Staffordshire Bull Terrier named Sui. The dog, which has incidentally appeared
in numerous "Croc Hunter" episodes with Steve and Terri, died in June 2004. As
for son Bob, he is named after Steve's father, Robert, and Terri's father,
"The only thing that could ever keep him away from the animals he loves are the
people he loves even more." Terri Raines (on Steve Irwin).
On September 4, 2006, while snorkeling for filming his own documentary to be
called “The Ocean's Deadliest” in Batt Reef, part of the Great Barrier Reef off
the coast of Port Douglas in Queensland, Irwin was fatally pierced in the chest
by a short-tail stingray barb and caused his death. The rare events were caught
on camera and is still in argument whether it will be viewed publicly or not.
Queensland government offered a state funeral to Irwin's family, which they
later respectfully declined as his father explained "he (Steve Irwin) is an
ordinary guy, he is just an ordinary bloke and he wants to be remembered as an
"My number one rule is to keep that camera rolling. Even if it's shaky or
slightly out of focus, I don't give a rip. Even if a big old alligator is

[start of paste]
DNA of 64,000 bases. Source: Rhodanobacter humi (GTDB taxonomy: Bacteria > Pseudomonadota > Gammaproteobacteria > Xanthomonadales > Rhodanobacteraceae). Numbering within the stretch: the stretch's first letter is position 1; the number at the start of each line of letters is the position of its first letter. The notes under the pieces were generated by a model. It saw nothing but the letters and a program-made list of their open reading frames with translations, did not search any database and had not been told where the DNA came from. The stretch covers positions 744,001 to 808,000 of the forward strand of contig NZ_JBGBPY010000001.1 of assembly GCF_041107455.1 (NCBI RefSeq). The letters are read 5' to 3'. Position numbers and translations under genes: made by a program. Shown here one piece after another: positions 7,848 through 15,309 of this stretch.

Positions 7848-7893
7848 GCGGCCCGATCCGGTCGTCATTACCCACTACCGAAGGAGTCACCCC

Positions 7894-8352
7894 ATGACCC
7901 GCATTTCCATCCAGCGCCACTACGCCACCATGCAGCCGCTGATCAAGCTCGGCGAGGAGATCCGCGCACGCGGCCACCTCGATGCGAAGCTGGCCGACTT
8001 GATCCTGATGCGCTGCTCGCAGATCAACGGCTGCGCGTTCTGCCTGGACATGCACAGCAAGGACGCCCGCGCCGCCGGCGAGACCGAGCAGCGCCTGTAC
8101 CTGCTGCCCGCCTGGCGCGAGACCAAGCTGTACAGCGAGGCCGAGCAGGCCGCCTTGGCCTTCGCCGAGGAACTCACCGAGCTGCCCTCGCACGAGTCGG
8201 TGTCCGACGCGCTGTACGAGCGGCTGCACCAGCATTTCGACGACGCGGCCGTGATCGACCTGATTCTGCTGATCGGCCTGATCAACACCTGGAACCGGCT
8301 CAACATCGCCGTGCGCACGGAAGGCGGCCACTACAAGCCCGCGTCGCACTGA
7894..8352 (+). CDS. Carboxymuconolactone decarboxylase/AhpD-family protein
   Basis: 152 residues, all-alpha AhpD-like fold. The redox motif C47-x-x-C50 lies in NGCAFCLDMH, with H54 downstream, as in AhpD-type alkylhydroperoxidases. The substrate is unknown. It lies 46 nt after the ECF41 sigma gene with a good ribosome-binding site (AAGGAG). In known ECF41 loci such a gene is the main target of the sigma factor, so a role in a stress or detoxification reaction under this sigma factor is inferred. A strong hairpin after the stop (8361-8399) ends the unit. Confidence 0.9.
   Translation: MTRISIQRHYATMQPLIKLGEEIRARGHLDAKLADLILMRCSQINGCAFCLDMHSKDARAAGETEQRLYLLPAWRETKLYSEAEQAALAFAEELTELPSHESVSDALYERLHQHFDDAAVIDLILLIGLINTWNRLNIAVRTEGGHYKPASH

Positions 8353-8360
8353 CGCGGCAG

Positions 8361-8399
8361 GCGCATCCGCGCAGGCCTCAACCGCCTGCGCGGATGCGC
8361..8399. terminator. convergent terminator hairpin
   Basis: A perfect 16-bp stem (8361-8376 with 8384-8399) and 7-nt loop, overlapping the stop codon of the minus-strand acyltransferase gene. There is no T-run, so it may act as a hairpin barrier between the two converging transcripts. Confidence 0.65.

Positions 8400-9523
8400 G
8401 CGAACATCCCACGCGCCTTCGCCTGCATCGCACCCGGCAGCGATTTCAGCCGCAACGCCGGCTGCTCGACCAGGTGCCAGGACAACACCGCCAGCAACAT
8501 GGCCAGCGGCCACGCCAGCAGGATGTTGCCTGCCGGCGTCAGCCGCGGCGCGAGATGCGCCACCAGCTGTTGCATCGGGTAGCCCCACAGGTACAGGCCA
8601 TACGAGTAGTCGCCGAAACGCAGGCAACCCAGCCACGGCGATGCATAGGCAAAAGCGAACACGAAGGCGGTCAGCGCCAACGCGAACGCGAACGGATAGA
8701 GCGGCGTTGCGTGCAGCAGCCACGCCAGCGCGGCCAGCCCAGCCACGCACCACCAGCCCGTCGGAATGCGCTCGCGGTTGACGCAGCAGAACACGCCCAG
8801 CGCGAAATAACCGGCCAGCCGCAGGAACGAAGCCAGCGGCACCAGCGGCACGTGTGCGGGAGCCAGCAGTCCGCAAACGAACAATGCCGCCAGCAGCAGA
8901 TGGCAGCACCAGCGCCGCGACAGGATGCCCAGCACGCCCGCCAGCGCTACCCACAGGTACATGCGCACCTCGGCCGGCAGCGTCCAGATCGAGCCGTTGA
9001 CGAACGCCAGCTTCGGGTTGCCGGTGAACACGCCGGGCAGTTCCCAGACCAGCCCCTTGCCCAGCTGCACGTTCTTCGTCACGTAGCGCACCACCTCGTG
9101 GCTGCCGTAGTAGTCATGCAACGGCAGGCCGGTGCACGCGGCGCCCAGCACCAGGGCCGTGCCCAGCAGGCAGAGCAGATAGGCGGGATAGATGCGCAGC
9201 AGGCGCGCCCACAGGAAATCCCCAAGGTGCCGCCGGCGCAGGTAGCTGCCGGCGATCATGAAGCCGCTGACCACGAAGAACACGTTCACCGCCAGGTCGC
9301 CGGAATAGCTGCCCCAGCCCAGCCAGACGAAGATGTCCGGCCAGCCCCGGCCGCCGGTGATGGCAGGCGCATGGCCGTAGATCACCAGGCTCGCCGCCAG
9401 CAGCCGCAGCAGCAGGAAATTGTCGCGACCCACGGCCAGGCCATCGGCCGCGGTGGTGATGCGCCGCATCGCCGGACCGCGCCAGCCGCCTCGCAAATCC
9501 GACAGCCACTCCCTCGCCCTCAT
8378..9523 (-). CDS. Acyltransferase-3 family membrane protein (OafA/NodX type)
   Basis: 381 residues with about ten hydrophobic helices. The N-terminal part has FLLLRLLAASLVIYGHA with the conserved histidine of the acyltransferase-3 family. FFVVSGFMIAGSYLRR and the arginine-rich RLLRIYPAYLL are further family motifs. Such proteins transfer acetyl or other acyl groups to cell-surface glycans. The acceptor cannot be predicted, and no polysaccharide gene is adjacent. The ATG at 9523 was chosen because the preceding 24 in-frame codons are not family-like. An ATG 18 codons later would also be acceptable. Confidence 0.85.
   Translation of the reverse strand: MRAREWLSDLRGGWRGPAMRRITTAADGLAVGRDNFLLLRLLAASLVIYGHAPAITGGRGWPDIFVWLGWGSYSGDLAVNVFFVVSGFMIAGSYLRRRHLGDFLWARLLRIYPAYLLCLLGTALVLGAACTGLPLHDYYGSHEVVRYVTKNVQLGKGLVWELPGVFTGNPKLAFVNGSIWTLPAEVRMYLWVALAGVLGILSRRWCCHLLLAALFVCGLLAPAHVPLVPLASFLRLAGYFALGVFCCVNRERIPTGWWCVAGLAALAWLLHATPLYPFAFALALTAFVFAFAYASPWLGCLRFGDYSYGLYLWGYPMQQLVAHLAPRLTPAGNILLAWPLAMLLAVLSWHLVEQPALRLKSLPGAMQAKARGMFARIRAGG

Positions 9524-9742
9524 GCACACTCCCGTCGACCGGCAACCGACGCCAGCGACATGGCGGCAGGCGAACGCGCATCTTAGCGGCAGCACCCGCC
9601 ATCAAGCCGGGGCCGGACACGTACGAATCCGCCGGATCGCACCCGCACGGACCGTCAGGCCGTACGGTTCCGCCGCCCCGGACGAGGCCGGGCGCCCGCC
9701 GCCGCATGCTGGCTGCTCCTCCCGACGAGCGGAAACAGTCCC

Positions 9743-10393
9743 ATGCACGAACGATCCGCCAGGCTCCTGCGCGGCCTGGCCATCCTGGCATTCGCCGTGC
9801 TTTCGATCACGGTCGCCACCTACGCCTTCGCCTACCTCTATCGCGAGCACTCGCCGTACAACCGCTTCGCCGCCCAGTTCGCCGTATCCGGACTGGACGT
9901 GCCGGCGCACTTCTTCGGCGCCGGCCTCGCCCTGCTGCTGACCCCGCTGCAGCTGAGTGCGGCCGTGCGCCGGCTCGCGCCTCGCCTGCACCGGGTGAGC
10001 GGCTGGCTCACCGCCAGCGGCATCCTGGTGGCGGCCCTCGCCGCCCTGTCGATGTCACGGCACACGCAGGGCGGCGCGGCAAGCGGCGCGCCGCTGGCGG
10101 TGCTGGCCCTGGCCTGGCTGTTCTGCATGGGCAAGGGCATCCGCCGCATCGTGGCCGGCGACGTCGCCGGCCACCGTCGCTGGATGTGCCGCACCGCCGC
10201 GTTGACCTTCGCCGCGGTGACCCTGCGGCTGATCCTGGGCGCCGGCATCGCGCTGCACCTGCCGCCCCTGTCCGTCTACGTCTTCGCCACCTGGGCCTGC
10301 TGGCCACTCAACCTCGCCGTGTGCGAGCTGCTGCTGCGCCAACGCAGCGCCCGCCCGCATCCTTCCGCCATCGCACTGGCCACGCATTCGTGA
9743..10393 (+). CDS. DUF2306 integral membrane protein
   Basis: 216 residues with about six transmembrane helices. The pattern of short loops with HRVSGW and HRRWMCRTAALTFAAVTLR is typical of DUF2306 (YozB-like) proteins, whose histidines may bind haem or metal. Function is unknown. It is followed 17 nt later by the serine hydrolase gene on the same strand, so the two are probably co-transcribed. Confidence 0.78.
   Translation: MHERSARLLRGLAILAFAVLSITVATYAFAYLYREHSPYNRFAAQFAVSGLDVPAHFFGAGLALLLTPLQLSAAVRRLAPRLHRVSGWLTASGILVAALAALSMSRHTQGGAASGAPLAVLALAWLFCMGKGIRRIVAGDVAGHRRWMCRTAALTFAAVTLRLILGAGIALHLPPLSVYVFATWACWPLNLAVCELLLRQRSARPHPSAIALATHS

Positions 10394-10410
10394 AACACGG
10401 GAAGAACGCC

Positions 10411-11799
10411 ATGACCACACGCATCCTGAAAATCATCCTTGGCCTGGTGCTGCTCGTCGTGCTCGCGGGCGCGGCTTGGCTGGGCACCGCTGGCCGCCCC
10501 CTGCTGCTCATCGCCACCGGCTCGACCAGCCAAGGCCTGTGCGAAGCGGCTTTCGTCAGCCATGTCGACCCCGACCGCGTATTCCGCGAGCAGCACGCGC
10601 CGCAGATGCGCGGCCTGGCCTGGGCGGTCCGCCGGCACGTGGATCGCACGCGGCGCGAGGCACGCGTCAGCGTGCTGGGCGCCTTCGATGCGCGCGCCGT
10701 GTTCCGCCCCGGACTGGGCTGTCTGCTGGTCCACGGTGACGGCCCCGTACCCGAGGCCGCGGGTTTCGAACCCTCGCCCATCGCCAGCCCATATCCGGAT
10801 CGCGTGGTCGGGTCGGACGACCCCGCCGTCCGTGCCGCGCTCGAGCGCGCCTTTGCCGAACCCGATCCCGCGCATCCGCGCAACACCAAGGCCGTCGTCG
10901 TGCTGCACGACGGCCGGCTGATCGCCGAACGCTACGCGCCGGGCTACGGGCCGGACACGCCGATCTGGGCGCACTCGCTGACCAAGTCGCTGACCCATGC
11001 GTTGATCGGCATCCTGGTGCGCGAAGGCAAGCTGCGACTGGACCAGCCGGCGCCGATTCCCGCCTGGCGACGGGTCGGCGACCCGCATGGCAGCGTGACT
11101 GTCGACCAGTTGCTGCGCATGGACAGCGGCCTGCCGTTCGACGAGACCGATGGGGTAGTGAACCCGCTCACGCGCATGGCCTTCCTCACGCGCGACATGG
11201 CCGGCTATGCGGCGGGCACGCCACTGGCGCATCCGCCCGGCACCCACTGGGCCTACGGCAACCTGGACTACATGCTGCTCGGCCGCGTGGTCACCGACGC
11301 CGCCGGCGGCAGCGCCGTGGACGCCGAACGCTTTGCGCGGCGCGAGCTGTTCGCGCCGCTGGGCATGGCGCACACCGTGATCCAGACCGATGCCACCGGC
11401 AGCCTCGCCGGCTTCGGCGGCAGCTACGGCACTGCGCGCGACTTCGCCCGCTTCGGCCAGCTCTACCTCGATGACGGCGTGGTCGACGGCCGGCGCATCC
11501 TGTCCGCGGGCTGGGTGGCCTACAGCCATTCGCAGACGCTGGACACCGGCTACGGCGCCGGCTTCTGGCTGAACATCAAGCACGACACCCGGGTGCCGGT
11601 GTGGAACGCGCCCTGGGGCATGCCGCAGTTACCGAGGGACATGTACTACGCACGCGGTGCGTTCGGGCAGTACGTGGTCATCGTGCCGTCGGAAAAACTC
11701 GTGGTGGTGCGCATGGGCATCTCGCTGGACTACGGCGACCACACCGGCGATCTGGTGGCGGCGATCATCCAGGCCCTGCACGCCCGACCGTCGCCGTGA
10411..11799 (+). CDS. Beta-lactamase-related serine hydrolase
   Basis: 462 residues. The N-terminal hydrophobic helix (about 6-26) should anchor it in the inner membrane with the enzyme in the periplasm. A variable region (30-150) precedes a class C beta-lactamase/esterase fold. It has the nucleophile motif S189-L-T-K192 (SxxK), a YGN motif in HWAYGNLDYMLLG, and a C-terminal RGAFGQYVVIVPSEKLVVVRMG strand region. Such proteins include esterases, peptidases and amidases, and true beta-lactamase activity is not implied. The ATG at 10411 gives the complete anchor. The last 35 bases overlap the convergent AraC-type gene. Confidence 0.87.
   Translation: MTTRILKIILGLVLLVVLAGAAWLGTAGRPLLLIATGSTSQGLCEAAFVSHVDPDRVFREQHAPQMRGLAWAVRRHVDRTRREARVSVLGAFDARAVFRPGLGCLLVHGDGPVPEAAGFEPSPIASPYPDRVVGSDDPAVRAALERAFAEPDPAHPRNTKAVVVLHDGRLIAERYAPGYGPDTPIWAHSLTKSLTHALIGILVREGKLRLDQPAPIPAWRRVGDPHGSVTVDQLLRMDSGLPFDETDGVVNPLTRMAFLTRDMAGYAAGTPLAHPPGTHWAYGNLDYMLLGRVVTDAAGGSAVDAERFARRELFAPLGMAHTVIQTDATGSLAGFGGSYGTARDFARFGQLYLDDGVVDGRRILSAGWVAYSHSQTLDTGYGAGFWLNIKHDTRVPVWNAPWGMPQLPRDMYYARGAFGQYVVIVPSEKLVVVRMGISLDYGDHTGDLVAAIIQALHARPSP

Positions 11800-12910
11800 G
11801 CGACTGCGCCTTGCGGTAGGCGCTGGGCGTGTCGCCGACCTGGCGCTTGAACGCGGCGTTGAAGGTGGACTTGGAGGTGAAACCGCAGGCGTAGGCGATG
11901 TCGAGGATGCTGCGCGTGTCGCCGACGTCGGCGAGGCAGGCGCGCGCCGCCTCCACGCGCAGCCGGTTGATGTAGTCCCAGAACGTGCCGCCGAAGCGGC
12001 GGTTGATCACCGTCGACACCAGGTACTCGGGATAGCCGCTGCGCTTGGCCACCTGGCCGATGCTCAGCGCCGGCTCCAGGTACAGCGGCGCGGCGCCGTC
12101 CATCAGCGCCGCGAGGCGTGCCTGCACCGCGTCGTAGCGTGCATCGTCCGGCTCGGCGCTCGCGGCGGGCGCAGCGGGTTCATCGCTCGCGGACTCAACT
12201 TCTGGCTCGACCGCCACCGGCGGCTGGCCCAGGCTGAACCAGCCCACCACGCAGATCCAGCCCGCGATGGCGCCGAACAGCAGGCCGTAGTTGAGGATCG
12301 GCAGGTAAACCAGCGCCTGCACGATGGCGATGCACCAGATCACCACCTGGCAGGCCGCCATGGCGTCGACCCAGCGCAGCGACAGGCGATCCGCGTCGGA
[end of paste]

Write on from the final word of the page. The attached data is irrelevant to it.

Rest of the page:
chewing me up I want to go down and go, 'Crikey!' just before I die. That would
be the ultimate for me." Steve Irwin.
"I consider myself a wild-life warrior. My mission is to save the world's
endangered species." Steve Irwin.
Born in an animal-loving family, Steve Irwin received a 12-foot scrub python on
his 6th birthday and had started hunting and catching crocodiles by the age of
nine. He followed his parents moving to Queensland and helped them running a
small reptile park called the Queensland Reptile and Fauna Park. Since an early
age, Irwin had been educated by his father about reptiles and how to jump in and
catch crocodiles in the rivers of North Queensland at night. And as he grew up,
he became a crocodile trapper, removing crocodiles from near populated areas
where they were considered a danger and kept them in the family park. He stayed